A total of 48 people have died from the flu in Oklahoma since September, the highest number of flu deaths since the state began keeping track of this statistic in 2009.
The state Health Department confirmed Thursday that four additional deaths had brought the total to 48.
The state began tracking flu deaths in 2009 during the H1N1 flu pandemic. That flu season, 46 residents were confirmed to have died because of the flu.
The number of people who will get the flu or die from the flu varies widely from year to year, and it’s largely unpredictable for a variety of reasons, said Kendra Dougherty, an epidemiologist at the Health Department.
For example, just because the H1N1 2009 virus caused several deaths during the 2009-10 flu season and has also been prevalent in this year’s flu season, that doesn’t mean that virus will always have that same impact, Dougherty said.
In contrast, during the 2011-2012 flu season when the H1N1 2009 virus was the main virus affecting people, 10 people died.
“It’s very variable from year to year, and the strain that's circulating does impact that and impacts what age groups are affected,” Dougherty said. “Just because it’s (the) 2009 H1N1 strain doesn’t mean we're going to have a severe year. There are all kinds of factors we know about and don't know about.”
Since September, the majority of people who have gotten sick from the flu caught the Influenza A virus. In some cases, further testing was done, and it was confirmed to be H1N1 2009, which is a type of Influenza A virus.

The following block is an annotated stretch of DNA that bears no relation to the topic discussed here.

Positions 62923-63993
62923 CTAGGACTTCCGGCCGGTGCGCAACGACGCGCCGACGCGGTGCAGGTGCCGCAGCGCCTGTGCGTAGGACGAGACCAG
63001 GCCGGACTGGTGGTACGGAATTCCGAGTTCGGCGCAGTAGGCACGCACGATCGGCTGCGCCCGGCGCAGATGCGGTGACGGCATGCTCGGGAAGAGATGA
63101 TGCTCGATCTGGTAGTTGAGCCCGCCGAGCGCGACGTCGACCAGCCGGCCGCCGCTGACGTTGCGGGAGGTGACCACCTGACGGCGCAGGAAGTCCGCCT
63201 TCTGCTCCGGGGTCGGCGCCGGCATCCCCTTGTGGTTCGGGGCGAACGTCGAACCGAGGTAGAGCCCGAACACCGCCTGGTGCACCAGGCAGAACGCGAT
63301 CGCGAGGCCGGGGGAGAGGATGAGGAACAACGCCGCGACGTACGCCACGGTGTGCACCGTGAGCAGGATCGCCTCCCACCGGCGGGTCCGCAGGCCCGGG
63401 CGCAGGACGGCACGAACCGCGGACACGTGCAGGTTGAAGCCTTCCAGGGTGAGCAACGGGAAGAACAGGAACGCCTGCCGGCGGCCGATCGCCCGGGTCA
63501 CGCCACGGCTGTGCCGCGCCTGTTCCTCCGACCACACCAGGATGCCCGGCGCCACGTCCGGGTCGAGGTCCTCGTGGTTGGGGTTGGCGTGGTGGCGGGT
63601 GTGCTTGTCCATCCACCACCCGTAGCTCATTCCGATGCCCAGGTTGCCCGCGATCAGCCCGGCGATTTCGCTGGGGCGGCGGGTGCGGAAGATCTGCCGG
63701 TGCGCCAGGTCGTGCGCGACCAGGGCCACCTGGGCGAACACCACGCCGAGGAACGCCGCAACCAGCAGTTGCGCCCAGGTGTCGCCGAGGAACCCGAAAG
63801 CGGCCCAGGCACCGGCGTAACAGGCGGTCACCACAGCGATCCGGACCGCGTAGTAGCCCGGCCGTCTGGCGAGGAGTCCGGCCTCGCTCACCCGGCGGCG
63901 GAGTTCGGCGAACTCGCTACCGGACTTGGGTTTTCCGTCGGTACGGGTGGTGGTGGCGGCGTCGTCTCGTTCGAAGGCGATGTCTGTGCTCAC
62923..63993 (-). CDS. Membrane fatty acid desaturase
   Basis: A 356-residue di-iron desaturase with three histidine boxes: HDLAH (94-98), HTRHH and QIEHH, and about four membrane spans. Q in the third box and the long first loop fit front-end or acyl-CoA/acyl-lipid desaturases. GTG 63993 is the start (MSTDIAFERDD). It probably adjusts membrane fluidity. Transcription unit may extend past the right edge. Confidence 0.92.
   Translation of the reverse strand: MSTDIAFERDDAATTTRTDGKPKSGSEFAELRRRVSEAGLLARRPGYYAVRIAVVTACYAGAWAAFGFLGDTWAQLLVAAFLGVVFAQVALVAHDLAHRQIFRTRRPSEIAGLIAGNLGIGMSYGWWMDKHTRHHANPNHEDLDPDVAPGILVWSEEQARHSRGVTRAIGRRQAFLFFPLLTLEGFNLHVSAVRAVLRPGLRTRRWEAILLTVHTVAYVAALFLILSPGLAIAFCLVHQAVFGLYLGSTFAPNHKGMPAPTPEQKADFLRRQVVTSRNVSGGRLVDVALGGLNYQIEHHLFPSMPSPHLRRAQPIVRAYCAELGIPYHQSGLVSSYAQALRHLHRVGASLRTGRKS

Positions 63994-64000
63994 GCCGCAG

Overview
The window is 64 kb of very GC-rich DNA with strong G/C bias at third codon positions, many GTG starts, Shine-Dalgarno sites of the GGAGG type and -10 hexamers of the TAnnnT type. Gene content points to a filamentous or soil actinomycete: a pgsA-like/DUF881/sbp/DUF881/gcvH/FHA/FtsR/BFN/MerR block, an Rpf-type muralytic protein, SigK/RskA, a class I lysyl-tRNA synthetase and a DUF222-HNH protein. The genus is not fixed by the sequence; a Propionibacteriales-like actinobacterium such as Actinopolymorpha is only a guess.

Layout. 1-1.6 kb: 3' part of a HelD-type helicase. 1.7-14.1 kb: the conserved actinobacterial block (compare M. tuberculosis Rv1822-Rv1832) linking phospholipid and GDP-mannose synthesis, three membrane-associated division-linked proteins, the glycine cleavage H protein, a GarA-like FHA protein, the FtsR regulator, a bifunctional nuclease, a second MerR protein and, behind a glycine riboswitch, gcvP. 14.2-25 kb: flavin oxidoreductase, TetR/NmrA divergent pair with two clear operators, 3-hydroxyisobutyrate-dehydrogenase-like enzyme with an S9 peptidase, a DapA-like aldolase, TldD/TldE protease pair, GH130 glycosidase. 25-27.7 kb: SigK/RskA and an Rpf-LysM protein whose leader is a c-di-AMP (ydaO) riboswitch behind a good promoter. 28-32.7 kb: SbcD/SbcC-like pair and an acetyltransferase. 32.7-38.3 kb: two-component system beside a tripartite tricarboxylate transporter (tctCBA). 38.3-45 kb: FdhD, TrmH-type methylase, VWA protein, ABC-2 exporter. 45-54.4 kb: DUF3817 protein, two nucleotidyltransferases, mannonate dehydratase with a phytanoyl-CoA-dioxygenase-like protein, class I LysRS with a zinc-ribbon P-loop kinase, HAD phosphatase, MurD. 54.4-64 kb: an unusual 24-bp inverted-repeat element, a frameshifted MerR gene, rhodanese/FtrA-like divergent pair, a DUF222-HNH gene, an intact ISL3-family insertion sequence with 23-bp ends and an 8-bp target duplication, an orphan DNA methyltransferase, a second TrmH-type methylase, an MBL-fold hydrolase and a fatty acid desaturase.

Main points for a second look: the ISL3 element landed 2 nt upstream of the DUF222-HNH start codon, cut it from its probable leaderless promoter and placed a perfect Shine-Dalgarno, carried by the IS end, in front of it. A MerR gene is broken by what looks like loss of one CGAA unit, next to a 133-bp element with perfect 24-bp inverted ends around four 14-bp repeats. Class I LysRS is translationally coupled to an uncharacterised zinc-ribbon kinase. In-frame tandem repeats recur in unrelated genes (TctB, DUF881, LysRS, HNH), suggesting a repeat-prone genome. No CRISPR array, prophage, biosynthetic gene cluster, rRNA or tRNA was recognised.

Young children and adults 65 and older are often warned about the flu virus, for they are often most likely to be sickened by the virus, according to the Centers for Disease Control and Prevention.
However, the H1N1 2009 virus is known to affect a younger age demographic. That trend has been noticed in Oklahoma and nationwide.
The CDC reported Thursday that people ages 18 to 64 represented 61 percent of all hospitalizations from the flu, up from the previous three seasons when this age group represented only about 35 percent of all such hospitalizations.
Flu deaths followed the same pattern, with more deaths than usual occurring in this younger age group, according to the CDC.
Data also released Thursday shows that flu shots this season offer “substantial protection against the flu this season,” reducing a vaccinated person’s risk of having to go to the doctor for flu illness by about 60 percent across all ages, according to the federal agency.
“Flu hospitalizations and deaths in people younger and middle-aged adults is a sad and difficult reminder that flu can be serious for anyone, not just the very young and old, and that everyone should be vaccinated,” Dr. Tom Frieden, CDC director, said in a statement Thursday. “The good news is that this season's vaccine is doing its job, protecting people across all age groups.”
Nationally, flu deaths this season are following a pattern a similar to the pandemic, according to CDC. People 25 years to 64 years of age have accounted for about 60 percent of flu deaths this season compared with 18 percent, 30 percent, and 47 percent for the three previous seasons, respectively, according to CDC.
In Oklahoma, 31 deaths were among people between 18 and 64, almost 65 percent of the deaths confirmed thus far this flu season, according to Health Department data.
Additionally, about half of residents who have been hospitalized since September because of the flu were between 18 and 64.